SALT LAKE CITY – Utah’s sped-up special election to replace Jason Chaffetz in Congress doesn’t seem to allow enough time for new political parties to get on the ballot, including one recently formed by the son of a former U.S. senator, a federal judge said Friday.
Judge David Nuffer said at a hearing Friday that he’s not ready to rule on whether he’ll order state officials to include Jim Bennett, the son of the late U.S. Sen. Bob Bennett, and his United Utah Party on the November ballot. But he intends to make a decision soon, Nuffer said.
Bennett contends in lawsuit that Utah elections officials violated his constitutional rights by telling him they didn’t have time to verify his new United Utah Party, a centrist alternative in the GOP-dominated state. His father served 18 years in the U.S. Senate as a Republican before he was ousted in 2010.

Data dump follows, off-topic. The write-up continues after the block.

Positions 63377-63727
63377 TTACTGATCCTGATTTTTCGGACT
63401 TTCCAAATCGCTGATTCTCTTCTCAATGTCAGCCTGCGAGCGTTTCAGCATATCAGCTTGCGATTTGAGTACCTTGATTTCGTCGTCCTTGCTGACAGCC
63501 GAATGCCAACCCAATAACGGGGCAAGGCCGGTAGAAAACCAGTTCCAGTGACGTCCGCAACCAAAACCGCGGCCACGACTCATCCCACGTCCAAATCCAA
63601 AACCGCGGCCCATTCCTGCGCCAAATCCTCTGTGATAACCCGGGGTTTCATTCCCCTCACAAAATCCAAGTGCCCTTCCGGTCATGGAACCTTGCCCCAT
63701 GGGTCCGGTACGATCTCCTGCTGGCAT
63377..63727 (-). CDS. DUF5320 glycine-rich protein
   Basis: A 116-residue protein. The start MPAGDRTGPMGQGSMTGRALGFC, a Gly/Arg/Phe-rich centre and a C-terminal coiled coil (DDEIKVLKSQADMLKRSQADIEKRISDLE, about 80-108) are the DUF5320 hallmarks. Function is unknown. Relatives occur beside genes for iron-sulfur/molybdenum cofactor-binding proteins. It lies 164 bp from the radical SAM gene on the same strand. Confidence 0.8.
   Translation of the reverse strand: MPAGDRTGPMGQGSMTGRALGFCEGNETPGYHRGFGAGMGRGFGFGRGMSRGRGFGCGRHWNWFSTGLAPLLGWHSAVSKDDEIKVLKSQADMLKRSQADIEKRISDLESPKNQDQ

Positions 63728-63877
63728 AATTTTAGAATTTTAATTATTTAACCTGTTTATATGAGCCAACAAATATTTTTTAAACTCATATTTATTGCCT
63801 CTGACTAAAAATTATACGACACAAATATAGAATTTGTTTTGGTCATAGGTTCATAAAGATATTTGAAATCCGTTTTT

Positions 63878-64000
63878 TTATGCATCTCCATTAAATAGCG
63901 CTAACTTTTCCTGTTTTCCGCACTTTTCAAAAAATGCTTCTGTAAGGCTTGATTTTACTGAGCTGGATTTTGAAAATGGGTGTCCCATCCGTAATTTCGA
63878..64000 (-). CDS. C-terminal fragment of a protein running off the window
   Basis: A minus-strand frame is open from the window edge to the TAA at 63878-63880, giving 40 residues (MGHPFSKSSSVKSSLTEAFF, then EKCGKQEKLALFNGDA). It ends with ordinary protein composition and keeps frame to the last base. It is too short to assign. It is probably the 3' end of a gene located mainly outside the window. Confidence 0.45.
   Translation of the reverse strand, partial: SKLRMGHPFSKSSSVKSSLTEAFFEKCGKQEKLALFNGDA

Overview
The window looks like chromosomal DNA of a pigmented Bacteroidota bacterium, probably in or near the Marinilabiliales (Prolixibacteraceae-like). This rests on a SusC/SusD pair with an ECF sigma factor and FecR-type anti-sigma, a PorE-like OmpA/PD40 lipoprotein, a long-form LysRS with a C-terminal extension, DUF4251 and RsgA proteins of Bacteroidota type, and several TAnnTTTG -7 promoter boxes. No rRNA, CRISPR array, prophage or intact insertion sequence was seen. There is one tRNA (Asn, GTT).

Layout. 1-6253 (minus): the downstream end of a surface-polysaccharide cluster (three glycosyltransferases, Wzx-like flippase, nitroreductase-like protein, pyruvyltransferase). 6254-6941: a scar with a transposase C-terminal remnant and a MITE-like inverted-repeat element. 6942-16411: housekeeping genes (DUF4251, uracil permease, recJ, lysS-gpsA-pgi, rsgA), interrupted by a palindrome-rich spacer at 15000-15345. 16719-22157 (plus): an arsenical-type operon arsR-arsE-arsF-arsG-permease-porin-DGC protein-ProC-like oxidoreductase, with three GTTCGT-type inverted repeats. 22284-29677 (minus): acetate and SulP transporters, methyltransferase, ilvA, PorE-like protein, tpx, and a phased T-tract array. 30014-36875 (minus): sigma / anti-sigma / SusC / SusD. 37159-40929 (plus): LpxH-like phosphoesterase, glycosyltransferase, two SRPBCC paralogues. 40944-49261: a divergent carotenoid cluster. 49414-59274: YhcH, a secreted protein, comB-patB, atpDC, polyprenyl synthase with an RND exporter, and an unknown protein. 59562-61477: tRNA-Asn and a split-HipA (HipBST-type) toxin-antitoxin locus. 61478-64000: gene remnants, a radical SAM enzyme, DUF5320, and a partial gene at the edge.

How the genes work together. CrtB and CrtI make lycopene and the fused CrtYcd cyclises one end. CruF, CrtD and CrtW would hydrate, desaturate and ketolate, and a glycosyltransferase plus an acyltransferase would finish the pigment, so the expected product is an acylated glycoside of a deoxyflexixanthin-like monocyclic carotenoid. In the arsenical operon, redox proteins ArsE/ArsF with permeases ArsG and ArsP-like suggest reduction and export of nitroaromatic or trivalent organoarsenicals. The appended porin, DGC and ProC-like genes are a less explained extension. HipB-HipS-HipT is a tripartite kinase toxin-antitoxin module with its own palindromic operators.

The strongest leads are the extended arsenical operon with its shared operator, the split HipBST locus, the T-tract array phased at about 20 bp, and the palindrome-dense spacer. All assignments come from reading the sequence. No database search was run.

Utah’s elections office said there wasn’t time to accommodate Jim Bennett and his new party without shutting out other potential United Utah candidates or delaying the entire election.
Chaffetz made a surprise announcement May 18 that he was resigning at the end of June. Utah elections officials announced May 19 that candidates who wanted to run as a political party’s nominee had one week to file their candidacy with the state, starting that day.
On the last day of the weeklong filing period, Bennett and his United Utah Party submitted documents to create the party and run Bennett as the party’s first candidate.
The Utah lieutenant governor’s office, which oversees elections, said it couldn’t certify the party in time and couldn’t allow a candidate to run as a party’s nominee if the party didn’t officially exist.
Nuffer said Friday that the special election timeline set by Lt. Gov….